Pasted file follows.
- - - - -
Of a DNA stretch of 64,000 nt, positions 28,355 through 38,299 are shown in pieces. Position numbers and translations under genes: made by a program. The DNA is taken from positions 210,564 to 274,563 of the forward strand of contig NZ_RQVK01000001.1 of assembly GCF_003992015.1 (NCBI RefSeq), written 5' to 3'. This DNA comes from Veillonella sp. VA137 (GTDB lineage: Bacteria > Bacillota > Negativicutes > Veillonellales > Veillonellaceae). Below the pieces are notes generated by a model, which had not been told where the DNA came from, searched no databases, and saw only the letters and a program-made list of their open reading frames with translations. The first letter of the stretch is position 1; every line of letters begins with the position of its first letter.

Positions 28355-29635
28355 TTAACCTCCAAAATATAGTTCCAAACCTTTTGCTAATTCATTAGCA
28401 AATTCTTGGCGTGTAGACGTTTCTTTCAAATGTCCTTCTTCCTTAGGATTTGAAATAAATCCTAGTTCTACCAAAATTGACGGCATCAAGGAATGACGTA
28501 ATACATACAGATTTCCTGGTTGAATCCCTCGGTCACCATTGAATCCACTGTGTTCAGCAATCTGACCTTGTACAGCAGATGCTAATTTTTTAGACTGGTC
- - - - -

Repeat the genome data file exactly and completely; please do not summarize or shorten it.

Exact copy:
Of a DNA stretch of 64,000 nt, positions 28,355 through 38,299 are shown in pieces. Position numbers and translations under genes: made by a program. The DNA is taken from positions 210,564 to 274,563 of the forward strand of contig NZ_RQVK01000001.1 of assembly GCF_003992015.1 (NCBI RefSeq), written 5' to 3'. This DNA comes from Veillonella sp. VA137 (GTDB lineage: Bacteria > Bacillota > Negativicutes > Veillonellales > Veillonellaceae). Below the pieces are notes generated by a model, which had not been told where the DNA came from, searched no databases, and saw only the letters and a program-made list of their open reading frames with translations. The first letter of the stretch is position 1; every line of letters begins with the position of its first letter.

Positions 28355-29635
28355 TTAACCTCCAAAATATAGTTCCAAACCTTTTGCTAATTCATTAGCA
28401 AATTCTTGGCGTGTAGACGTTTCTTTCAAATGTCCTTCTTCCTTAGGATTTGAAATAAATCCTAGTTCTACCAAAATTGACGGCATCAAGGAATGACGTA
28501 ATACATACAGATTTCCTGGTTGAATCCCTCGGTCACCATTGAATCCACTGTGTTCAGCAATCTGACCTTGTACAGCAGATGCTAATTTTTTAGACTGGTC